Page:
Trade War Escalates as U.S. Takes Aim at China: Economy Week

(Bloomberg) --

The long threatened trade war escalated just after midnight in Washington on Friday when the U.S. imposed tariffs on $34 billion of Chinese imports and Beijing immediately said it would be forced to retaliate.

Here’s out weekly wrap of what went on in the world economy this week.

Shots Fired

President Donald Trump finally slapped duties on China, a move aimed at rallying his political base even if it runs the risk of harming the U.S. and other economies. Bloomberg Economics noted here and here how the winner of the war will be whichever nation loses least. The auto sector in particular faces a hard time and the European Union and the U.S. are already clashing over that

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The American Economy

Despite the trade tensions, the U.S. economy continued its hiring spree in June as payrolls rose 213,000 although unemployment rose from an 18-year low and wage gains unexpectedly slowed to suggest the labor market can still lure more workers. Federal Reserve officials reaffirmed their commitment to gradually raising interest rates.

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China Complex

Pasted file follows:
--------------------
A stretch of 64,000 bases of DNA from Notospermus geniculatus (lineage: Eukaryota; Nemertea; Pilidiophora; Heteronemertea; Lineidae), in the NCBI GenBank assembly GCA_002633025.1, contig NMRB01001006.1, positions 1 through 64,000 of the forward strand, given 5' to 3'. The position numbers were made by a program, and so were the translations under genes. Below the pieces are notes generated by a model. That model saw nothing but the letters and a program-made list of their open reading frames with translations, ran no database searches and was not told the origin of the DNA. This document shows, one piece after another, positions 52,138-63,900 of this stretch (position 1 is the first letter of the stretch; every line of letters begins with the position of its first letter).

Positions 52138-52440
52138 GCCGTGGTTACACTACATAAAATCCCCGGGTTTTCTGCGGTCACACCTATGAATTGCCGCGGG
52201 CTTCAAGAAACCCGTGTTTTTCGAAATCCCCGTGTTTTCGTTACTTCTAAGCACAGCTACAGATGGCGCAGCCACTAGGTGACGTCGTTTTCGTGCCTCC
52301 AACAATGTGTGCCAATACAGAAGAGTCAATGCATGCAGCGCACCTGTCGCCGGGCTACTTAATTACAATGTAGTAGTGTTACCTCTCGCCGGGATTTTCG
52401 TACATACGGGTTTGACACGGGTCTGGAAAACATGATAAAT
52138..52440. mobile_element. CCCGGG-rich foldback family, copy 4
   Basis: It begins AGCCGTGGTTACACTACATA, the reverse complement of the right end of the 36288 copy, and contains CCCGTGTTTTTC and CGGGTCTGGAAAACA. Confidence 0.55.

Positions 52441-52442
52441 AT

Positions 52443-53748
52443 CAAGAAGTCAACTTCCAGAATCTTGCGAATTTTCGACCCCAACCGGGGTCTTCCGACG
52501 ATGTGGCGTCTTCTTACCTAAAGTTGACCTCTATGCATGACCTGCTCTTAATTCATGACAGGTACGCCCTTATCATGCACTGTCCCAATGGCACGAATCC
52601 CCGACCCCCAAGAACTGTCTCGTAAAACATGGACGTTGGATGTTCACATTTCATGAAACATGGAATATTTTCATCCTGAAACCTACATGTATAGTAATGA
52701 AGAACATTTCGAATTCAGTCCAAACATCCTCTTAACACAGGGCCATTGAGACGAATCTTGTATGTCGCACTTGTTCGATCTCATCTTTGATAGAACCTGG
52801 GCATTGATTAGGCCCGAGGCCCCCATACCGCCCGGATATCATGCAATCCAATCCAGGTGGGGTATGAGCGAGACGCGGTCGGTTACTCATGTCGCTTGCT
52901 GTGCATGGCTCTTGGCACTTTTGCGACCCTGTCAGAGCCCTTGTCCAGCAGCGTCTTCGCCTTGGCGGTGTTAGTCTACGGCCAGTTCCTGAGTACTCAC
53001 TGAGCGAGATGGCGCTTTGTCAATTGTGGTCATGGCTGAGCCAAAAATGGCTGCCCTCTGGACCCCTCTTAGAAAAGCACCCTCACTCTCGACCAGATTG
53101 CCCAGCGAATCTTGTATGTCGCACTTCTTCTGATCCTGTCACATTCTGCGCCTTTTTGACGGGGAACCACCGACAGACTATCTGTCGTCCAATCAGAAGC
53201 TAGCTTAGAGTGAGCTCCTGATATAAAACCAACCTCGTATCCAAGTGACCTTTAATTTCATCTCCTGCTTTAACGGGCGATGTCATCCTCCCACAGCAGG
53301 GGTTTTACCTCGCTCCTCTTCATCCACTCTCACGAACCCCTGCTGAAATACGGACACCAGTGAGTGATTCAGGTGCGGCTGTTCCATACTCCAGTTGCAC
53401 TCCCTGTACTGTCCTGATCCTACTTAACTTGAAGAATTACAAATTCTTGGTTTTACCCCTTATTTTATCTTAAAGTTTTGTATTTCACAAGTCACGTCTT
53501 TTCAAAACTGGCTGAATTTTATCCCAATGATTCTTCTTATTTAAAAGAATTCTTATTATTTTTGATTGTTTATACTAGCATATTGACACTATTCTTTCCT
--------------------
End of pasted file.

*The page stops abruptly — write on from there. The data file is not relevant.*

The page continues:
Chinese central bankers came to the rescue of a plunging yuan with pledges to ensure its stability and not to use it as a weapon in the trade war. The People’s Bank of China finds itself in a bit of a bind on whether to focus on paring leverage or underpinning economic growth. Policy advisor Ma Jun hinted officials may be softening their stance on reducing financial risks as markets slide and the economy slows down.

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Central Banks

The European Central Bank’s chief economist Peter Praet said he expected interest rates to make a comeback in the institution’s toolkit. It won’t happen soon given the ECB is committed to not hiking until after the summer of 2019 although how soon after that is in debate. Perhaps a reason for delaying so long is the memory of what happened ten years ago although some say the ECB risks being late this time. Australia held rates at a record low, but Sweden’s Riksbank is preparing to raise its benchmark before the end of the year. The Bank of Japan added Julius Caesar and Icarus to ways it explains its stimulus.

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Weekend Reading

Chart of the Week

Soybean destinations – where the top exporters sent beans


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